The latissimus dorsi muscle is important in baseball players.
The lats can be a baseball player’s best friend as well as their worst enemy at times. The lats are an expansive muscle group originating in the low back and ending up at the humerus and sometimes also attaching to the scapula.
When the lats are given free reign without control from opposing musculature, gross extension patterns in player’s lumbar spines may begin to show up.
This can then lead to players letting their coaches know of nagging arm and back pain.
With the three exercises below, players can regain control of certain opposition muscles such as the serratus anterior, the internal oblique and the transversus abdominis to help restore balance.
Bear Position Step Up
The combination of bear position hold and a “step up” can be a great integrative exercise for abdominal control as well as shoulder stability and mobility.
Players need their serratus anterior properly engaged to maintain their ability to repeatedly throw gas over an entire game. This exercise helps players find their abs and serratus while gaining control over their lats. This can then allow them to demonstrate scapular control in a slightly challenging position.
This exercise can be coupled with the next two exercises to help ingrain this new position.
Cues I use:
- Reach your arms as long as you can throughout the whole movement.
- Keep your belt buckle towards your chin
- Breathe going in through your nose and out through your mouth while trying to fill the middle part of your back instead of your neck and upper chest.
L-Sit Vertical Pull Progressions
This exercise can actually be a good starting point for some players because they can use the bench to take away or add more body weight as needed.
Coaches can also use this progression to help players struggling with getting a proper pull-up or to increase their pull up total. This exercise also teaches players what better lat engagement feels like.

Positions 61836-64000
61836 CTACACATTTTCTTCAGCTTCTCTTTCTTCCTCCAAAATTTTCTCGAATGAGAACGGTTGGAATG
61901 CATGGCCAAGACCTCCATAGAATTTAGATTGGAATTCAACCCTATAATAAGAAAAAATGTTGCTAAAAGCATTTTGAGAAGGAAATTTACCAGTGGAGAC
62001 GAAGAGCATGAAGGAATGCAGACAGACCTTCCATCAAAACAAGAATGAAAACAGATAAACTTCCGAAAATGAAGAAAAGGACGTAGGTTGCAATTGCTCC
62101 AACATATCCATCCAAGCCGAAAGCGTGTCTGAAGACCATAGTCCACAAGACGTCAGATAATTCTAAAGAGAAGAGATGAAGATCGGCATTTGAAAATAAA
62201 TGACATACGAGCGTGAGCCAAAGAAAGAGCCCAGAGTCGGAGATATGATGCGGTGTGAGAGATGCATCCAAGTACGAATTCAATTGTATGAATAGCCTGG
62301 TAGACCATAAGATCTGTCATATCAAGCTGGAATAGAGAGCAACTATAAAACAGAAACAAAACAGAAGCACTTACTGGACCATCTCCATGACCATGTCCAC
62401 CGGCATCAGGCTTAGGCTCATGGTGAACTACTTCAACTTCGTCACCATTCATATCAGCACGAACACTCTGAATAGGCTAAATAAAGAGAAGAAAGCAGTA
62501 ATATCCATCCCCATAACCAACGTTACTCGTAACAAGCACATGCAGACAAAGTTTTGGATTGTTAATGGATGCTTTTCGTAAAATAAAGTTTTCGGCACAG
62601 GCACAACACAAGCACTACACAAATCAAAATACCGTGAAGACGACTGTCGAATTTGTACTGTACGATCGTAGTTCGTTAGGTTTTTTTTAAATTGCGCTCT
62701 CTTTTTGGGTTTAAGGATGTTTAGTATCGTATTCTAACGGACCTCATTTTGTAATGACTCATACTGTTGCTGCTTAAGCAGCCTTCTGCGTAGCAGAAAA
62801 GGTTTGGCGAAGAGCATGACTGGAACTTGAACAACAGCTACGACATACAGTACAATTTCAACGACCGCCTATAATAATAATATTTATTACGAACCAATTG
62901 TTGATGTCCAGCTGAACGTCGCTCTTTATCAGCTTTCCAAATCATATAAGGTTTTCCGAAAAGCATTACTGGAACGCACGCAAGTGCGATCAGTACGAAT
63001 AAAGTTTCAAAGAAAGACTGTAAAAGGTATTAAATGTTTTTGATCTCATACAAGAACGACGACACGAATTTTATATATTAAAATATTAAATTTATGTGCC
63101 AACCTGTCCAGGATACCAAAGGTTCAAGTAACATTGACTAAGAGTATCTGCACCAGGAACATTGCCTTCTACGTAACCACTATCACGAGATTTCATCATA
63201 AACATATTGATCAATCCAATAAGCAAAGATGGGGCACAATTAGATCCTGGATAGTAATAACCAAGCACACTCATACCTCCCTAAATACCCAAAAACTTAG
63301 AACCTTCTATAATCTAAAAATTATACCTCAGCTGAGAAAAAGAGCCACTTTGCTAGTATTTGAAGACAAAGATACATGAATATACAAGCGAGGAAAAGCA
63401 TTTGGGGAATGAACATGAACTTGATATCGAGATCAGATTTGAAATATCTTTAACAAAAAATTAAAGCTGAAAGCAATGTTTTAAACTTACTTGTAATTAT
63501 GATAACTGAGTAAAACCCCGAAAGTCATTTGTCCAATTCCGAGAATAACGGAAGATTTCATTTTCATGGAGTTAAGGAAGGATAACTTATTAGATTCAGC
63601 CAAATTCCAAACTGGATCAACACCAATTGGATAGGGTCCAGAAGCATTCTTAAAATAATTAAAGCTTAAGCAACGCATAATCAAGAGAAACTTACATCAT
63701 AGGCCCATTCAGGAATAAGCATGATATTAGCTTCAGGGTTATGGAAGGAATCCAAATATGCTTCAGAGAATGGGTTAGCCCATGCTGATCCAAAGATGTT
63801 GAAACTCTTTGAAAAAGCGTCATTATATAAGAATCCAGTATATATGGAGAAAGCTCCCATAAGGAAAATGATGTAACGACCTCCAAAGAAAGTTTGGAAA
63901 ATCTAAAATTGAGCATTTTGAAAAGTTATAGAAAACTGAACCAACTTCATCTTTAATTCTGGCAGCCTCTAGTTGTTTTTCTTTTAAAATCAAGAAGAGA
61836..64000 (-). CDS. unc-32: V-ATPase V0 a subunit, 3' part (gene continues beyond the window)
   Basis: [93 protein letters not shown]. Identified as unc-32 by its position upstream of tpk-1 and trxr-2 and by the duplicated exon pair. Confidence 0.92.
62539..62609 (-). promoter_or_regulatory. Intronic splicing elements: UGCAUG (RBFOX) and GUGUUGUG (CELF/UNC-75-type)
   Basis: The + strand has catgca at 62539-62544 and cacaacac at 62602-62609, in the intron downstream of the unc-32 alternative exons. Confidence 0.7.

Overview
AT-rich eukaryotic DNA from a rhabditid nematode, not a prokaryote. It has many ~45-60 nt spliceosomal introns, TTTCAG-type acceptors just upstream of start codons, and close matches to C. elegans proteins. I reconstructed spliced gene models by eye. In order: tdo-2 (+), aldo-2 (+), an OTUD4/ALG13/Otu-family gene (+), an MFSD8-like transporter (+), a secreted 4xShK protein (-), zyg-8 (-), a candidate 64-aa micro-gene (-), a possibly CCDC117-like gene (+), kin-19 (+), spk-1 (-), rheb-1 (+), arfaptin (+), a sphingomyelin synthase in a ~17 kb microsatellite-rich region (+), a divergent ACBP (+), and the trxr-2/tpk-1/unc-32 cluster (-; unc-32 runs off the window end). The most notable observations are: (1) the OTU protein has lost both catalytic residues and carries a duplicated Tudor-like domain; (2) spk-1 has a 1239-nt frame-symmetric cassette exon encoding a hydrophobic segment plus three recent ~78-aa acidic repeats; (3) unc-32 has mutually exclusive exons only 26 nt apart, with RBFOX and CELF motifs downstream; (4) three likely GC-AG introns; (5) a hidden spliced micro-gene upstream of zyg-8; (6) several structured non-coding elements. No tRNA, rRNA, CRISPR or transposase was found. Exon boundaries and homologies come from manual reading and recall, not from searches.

I often use two variations, a dead stop from the floor (left video) and the full hang position (right video).
Starting from the floor helps teach players to better engage lats and drive upward with authority. You can also have someone hook their heels and exhale to make them engage their abs to help counteract too much spinal extension.
This full hang progresses the exercise because there is no rest between reps. Again get the person to engage their abdominals by hooking the bench.
Intensity can be increased via external load (weights or weight vest), increases in sets or reps, or an increase in total time through varying the tempo up/down/or at the top of the repetition.
Single Arm Short Seated Lat Pull-down
Lats love to keep us in an extended position, especially in overhead athletes who repetitively go overhead in their sport. This can be a common reason why players can have shoulder trouble and neck pain.
Short seated lat pull downs are based on postural restoration techniques of getting your deeper abs working to help counteract the extension of the lats and to help restore a more optimal balance between the two!
Cues I use:
- Inhale as you bring one arm down and slightly crunch to that side while reaching long toward the ceiling with your other hand. Think of your elbow going into your front pocket, this will help you feel your abdominal wall on that side engaging.
- Exhale fully on the way up bringing yourself back to midline and repeat on other side
- Tuck your belt buckle to chin to help get a neutral pelvis throughout the motion.
Gain Control of Your Lats
Gaining control of the lats is vital in ensuring players can handle the rigors of a baseball season with minimal back and neck issues. Try incorporating these exercises into your programming to help players improve and recover faster but restoring balance.